The Influence of Computer-Based In-Class Examination Security Software on Students' Attitudes and Examination Performance

The Influence of Computer-Based In-Class Examination Security Software on Students' Attitudes and Examination Performance

Lori Baker-Eveleth (University of Idaho, USA), Daniel M. Eveleth (University of Idaho, USA), Michele O’Neill (University of Idaho, USA) and Robert W. Stone (University of Idaho, USA)
DOI: 10.4018/jicte.2008040101
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Abstract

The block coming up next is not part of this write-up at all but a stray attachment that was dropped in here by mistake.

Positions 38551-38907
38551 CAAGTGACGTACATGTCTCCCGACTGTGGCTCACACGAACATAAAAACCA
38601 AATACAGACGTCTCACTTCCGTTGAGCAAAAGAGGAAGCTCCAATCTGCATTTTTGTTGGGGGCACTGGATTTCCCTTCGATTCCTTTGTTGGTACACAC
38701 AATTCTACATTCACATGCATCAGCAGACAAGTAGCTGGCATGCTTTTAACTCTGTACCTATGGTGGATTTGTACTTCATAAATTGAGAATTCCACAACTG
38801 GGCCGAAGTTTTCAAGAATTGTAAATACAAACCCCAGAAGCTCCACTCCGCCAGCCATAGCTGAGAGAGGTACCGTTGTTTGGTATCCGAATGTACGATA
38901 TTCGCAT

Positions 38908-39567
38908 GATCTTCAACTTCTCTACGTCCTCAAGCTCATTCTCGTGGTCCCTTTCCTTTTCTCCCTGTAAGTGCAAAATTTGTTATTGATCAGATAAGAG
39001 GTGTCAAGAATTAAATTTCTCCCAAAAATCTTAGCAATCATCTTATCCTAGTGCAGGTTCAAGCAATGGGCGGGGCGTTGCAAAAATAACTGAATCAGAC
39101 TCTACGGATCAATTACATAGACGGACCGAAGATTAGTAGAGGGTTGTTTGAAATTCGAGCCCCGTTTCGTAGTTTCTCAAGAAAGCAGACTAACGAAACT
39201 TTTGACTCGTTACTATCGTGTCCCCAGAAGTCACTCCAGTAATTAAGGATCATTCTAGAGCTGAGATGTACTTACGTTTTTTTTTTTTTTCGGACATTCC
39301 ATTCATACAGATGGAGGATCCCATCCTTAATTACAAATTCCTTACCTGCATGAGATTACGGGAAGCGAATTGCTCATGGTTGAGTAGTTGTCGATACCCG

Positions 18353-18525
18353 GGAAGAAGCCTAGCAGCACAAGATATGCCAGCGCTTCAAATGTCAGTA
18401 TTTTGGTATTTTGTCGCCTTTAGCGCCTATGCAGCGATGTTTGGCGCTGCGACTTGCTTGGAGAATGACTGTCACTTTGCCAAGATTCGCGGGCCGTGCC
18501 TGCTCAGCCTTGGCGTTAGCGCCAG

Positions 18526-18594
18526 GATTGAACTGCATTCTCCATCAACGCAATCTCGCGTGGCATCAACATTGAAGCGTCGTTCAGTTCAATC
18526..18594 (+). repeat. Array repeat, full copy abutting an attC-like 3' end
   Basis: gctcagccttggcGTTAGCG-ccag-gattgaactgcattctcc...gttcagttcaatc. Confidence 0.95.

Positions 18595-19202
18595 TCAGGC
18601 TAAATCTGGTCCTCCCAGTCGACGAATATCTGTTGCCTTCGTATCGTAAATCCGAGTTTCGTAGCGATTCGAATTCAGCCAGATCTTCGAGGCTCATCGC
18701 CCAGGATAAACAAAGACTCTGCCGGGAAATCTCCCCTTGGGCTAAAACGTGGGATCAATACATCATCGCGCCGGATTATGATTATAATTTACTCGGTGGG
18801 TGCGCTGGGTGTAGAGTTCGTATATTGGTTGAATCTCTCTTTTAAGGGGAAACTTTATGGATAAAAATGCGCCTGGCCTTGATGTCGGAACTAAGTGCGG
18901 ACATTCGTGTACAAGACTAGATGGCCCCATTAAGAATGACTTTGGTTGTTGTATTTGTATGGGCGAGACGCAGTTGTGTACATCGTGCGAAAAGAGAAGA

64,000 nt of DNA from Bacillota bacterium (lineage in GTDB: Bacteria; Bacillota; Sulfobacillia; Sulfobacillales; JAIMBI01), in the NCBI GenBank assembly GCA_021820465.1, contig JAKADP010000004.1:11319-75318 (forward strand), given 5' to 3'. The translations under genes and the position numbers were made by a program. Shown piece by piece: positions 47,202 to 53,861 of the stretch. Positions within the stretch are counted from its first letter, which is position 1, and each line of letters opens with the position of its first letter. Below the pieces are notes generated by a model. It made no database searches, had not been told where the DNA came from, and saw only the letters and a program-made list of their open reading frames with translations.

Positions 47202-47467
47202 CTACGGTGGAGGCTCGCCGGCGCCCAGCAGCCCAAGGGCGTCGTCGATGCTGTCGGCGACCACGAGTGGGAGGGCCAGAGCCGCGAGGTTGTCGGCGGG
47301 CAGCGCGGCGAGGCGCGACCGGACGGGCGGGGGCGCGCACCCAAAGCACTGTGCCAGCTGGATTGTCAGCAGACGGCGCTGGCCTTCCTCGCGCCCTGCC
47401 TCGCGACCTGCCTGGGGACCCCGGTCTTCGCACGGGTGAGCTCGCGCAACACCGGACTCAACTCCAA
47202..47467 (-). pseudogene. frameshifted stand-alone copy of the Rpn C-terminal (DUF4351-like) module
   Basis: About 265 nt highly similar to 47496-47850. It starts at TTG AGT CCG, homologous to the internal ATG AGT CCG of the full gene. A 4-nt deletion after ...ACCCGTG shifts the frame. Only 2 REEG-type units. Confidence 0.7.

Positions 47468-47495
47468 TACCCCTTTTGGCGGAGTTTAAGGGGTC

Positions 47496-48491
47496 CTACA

Expectancy theory is applied to the use of software that secures the testing environment of in-class examinations. This security software prohibits students from viewing unauthorized material during an examination. The empirical study collected 60 student questionnaire responses completed after using the security software. These responses were used to develop measures for a model derived from expectancy theory. Using structural equation modeling, the model was estimated twice for two different variables. These dependent variables were student attitude towards the security software and the student’s examination grade. The empirical results indicated that student attitudes were positively impacted by self-efficacy, outcome expectancy, and the software’s ease of use. However, student grade was not influenced by any measures in the model. It is concluded that the security software is neutral with regard to student performance, while there are manageable actions faculty can take to positively impact student attitude towards security software.

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